2. I am not familiar with seeing HEAD requests in typical user activity. Is that common, or evidence of a bot?
  3. After the first two GET requests above, there are additional requests to GET the images found in the article. However, in reality, those images are located on a CDN with an entirely different URL scheme. This person/bot/whatever is using the URI (/article/id/) and adding the actual image filename, resulting in a 404 error. This occurred in every single instance.

Is it safe to say this is a bot, beyond a shadow of a doubt? If so, is there any possible way to find out the specific script, or is that a long shot? At the very least, are there symptoms of a certain type of bot, web scraper, or script?

Thank you for your input.

  • "There were two GET requests to the same URL in about one millisecond" where do you see this? Your logs only have single-second resolution. – MadHatter Apr 7 '16 at 15:00
  • Oops. I misread that then. I guess that makes it more possible for a human, but the fact that this happened over a thousand times, each within a second or two of each other makes it seem like a stretch to me. – Nick S. Apr 7 '16 at 15:05
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Is it safe to say this is a bot, beyond a shadow of a doubt?

No. One could have multiple tabs of your site open, crash the browser, reopen the browser window with all tabs and cause this DOS-attack-like fingerprint.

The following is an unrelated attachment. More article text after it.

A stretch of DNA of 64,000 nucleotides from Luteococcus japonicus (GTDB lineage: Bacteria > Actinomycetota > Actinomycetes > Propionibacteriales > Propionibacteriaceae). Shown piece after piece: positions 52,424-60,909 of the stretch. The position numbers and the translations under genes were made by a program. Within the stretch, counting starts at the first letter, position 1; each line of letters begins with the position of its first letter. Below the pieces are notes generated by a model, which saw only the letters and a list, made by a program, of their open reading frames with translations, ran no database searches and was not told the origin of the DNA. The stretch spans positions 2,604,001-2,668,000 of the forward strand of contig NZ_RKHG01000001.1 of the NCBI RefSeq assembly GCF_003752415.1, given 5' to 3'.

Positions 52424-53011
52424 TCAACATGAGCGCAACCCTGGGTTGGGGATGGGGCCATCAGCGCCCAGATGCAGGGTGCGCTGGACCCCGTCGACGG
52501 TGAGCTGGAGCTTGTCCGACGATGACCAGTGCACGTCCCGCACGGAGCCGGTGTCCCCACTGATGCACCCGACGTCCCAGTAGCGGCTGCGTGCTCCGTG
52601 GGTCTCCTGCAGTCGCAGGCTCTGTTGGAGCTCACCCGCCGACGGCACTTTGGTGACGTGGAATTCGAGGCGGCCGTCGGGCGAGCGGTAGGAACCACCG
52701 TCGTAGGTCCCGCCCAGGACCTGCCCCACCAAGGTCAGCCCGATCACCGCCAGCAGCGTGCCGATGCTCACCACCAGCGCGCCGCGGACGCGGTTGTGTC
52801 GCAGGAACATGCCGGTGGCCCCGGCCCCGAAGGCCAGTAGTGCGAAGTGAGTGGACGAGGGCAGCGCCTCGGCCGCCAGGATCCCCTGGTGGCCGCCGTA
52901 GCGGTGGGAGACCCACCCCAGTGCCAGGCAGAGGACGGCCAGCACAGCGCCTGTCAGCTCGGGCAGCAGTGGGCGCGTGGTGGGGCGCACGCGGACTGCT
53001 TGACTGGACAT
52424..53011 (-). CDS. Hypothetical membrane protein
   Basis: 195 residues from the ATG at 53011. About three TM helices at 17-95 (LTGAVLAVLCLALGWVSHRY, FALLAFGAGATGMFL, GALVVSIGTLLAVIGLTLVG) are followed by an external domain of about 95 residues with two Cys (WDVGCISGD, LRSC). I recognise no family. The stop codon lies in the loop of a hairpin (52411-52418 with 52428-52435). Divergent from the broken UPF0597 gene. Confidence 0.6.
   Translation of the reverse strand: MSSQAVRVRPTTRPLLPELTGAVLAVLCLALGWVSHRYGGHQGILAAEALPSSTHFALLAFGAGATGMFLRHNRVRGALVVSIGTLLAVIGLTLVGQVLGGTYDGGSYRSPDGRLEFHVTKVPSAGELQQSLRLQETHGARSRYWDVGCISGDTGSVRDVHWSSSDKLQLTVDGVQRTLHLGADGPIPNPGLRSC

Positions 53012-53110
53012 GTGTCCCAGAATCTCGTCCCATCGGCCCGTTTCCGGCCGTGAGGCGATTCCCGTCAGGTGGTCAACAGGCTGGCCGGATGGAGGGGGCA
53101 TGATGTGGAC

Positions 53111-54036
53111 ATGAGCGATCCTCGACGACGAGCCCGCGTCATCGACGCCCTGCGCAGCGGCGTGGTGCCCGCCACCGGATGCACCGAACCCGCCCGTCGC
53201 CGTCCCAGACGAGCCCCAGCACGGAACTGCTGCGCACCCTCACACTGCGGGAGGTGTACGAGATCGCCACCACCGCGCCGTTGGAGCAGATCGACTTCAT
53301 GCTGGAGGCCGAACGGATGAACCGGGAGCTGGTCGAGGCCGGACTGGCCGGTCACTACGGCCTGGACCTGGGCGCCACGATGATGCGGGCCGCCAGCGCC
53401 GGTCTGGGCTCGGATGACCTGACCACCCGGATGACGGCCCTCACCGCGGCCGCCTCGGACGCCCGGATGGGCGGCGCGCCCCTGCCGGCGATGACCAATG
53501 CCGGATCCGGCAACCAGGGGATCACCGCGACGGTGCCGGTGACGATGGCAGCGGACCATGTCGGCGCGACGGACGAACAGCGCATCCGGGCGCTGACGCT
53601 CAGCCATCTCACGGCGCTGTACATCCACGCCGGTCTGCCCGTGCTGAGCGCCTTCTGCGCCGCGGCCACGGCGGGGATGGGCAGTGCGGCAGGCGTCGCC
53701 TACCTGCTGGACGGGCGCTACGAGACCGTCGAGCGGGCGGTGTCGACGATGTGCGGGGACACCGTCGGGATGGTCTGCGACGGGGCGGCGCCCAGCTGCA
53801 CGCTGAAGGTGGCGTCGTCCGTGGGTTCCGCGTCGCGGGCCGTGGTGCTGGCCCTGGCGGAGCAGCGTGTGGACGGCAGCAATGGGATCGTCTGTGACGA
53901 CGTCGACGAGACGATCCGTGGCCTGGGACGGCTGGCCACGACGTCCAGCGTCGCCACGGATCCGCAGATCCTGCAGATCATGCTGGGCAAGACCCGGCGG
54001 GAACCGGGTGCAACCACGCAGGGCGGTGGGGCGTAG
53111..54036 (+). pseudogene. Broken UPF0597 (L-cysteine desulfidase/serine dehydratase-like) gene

If so, is there any possible way to find out the specific script, or is that a long shot?

I don't see any data that would precisely allow you to fingerprint such a script.

At the very least, are there symptoms of a certain type of bot, web scraper, or script?

The broken image requests do make it look suspicious. So yes, symptoms of automated activity, yes.

Rather than trying to find out exactly what this is, consider a behavioural/reputational monitoring tool like Repsheet. This allows you to first log activity and determine patterns you might want to mark as suspicious. Next, you can decide what to do with such suspicious activity.

If you cannot be sure it is a bot and don't want to anger what could be a real user, you can simply display a challenge, like a reCaptcha, or logging in again. Or you can redirect this user to a secondary server so performance doesn't suffer for trusted people on the main server. Or you can even send them to a honeypot and do whatever it is you want, show fake data, show cached data, etc.

  • What about the HEAD requests? My understanding is that a person using a browser under normal circumstances (without dev tools, etc.) won't generally issue these types of requests. – Nick S. Apr 7 '16 at 15:46
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    When I look up the browser agent: user-agents.me/useragent/… it seems like normal desktop environment, but of course this can be faked. However, Firefox does use HEAD requests on Save Link As functionality. So perhaps it's a browser plugin which tries to save your pages/files, or even a TamperMonkey like script. – JayMcTee Apr 7 '16 at 16:09